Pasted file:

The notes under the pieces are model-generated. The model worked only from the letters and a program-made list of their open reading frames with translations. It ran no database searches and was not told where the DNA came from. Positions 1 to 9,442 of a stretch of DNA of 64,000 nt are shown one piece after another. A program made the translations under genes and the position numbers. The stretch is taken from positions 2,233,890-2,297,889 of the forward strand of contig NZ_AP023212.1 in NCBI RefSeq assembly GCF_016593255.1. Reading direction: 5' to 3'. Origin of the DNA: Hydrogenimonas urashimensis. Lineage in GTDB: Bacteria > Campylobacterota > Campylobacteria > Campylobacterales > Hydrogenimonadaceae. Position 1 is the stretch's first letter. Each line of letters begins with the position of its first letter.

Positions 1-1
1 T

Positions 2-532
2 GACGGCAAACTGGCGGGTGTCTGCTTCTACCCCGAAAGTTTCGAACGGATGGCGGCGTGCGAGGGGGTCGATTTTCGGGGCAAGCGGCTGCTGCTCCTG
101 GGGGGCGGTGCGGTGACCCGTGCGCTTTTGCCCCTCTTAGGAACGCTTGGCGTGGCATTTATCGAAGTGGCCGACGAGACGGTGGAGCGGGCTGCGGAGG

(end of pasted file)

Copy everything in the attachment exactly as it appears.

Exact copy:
The notes under the pieces are model-generated. The model worked only from the letters and a program-made list of their open reading frames with translations. It ran no database searches and was not told where the DNA came from. Positions 1 to 9,442 of a stretch of DNA of 64,000 nt are shown one piece after another. A program made the translations under genes and the position numbers. The stretch is taken from positions 2,233,890-2,297,889 of the forward strand of contig NZ_AP023212.1 in NCBI RefSeq assembly GCF_016593255.1. Reading direction: 5' to 3'. Origin of the DNA: Hydrogenimonas urashimensis. Lineage in GTDB: Bacteria > Campylobacterota > Campylobacteria > Campylobacterales > Hydrogenimonadaceae. Position 1 is the stretch's first letter. Each line of letters begins with the position of its first letter.

Positions 1-1
1 T

Positions 2-532
2 GACGGCAAACTGGCGGGTGTCTGCTTCTACCCCGAAAGTTTCGAACGGATGGCGGCGTGCGAGGGGGTCGATTTTCGGGGCAAGCGGCTGCTGCTCCTG
101 GGGGGCGGTGCGGTGACCCGTGCGCTTTTGCCCCTCTTAGGAACGCTTGGCGTGGCATTTATCGAAGTGGCCGACGAGACGGTGGAGCGGGCTGCGGAGG